I showed in a previous post that the rate of change is very unequal across groups. Things have been very, very good for the Top 1% in this country; for everyone else, less so. This new figure illustrates that point in a new way.
I calculated the total amount of after-tax income accrued by each category per year. The US economy has grown immensely since 1979, even when adjusted for inflation. Every single group earned more income in 2005 than in 1979, and in general people on average earn more than they did the year before. I have eight categories:
- Lowest Quintile - 1-20 percentile; earn on average $15,300 = 20% of the population
- Second Quintile - 21-40 percentile; earn on average $33,700 = 20% of the population
- Middle Quintile - 41-60 percentile; earn on average $50,200 = 20% of the population
- Fourth Quintile - 61-80 percentile; earn on average $70,300 = 20% of the population
- Top 20% - 10% - 81-90 percentile; earn on average $96,127 = 10% of the population
- Top 10% - 5% - 91-95 percentile; earn on average $125,426 = 5% of the population
- Top 5% - 1% - 96-99 percentile; earn on average $200,533 = 4% of the population
- Top 1% - 100 percentile; earn on average $1,071,500 = 1% of the population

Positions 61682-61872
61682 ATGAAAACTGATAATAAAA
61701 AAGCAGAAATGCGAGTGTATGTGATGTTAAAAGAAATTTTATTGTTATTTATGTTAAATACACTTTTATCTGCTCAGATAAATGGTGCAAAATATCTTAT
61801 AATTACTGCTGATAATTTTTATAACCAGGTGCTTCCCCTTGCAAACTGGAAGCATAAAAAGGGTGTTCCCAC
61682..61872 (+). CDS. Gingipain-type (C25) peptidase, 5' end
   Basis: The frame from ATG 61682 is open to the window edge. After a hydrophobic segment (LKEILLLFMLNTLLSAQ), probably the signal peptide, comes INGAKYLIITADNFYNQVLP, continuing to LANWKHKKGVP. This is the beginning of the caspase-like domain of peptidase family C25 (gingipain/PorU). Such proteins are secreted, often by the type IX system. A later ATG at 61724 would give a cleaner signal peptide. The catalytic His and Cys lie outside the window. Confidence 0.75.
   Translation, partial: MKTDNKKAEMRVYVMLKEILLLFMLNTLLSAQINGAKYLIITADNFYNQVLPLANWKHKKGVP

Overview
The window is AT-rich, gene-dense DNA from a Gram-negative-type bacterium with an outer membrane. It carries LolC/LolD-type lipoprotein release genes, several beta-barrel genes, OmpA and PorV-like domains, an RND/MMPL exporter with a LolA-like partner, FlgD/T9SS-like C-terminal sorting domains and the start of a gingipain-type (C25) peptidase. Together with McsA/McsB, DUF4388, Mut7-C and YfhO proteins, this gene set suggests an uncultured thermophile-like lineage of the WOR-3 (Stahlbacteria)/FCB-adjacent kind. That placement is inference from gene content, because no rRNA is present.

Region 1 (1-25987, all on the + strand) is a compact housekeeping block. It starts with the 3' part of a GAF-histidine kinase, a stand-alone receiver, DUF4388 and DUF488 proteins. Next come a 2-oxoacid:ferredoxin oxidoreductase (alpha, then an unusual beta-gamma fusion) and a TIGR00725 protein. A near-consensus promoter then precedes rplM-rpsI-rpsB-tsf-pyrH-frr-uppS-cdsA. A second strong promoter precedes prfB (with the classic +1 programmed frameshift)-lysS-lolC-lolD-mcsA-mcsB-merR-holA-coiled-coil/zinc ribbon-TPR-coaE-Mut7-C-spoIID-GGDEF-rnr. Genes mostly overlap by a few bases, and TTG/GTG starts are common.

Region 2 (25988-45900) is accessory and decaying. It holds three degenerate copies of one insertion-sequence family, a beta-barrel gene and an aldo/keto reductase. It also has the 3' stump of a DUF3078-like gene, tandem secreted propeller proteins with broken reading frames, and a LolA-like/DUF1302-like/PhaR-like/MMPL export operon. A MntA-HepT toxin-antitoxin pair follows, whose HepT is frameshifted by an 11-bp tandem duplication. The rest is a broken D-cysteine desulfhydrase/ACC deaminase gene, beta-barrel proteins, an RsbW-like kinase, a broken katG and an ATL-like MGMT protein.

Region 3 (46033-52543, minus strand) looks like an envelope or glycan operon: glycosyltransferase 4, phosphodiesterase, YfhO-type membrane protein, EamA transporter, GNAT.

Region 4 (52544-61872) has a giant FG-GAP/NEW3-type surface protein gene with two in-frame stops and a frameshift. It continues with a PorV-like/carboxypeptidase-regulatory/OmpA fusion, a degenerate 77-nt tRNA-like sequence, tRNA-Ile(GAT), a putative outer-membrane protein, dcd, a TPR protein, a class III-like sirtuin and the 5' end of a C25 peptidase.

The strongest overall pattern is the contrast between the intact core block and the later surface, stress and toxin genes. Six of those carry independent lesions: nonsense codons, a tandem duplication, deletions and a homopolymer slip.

This figure shows the total after-tax income earned by each category since 1979:
I've bolded the line for the Top 1% because that category shows the most interesting pattern. In 1979, the Top 1% earned just a little bit more than the bottom 20%. Remember, the Top 1% is only 1% of the population, whereas the lowest quintile is 20%. In reality, the top 1% earned more than 20 times the average income of the lowest quintile in 1979. But here I am treating all the categories the same, ignoring the fact that the various categories actually represent differing numbers of people.
Anyway, in 1979 the Top 1% earned only 282 billion dollars, and only ranked seventh out of the eight categories. Since then, their total income growth has skyrocketed. They are now in second place, earning over 1.2 trillion dollars. The Top 1% now earns more than the bottom 40% combined (1.1 trillion).
Something else to note. The middle quintile, which could be considered at least a proxy for the middle class and representing 20% of the population, earned 2.2 times more than the Top 1% in 1979. In 2005, the middle quintile earned less as a group than the Top 1%.
Ironically, though it looks like the Top 1% is on it's way to take over the Fourth Quintile for the top spot given the category's exponential growth, I don't expect that to be the case, at least for 2007. The credit crisis will lead to massive losses on Wall St (it already has), and given that huge portion of the Top 1% are in finance (they're not all Google billionaires) I expect that we will see a significant crash in their income for 2007 and probably 2008. The current fiscal crisis is bigger than anything we have seen for a long, long time, and the fallout for the Top 1% will be significant.
Of course, that doesn't mean peaches and cream for the rest of us either. A recession hurts everyone, and 2008 will be no different.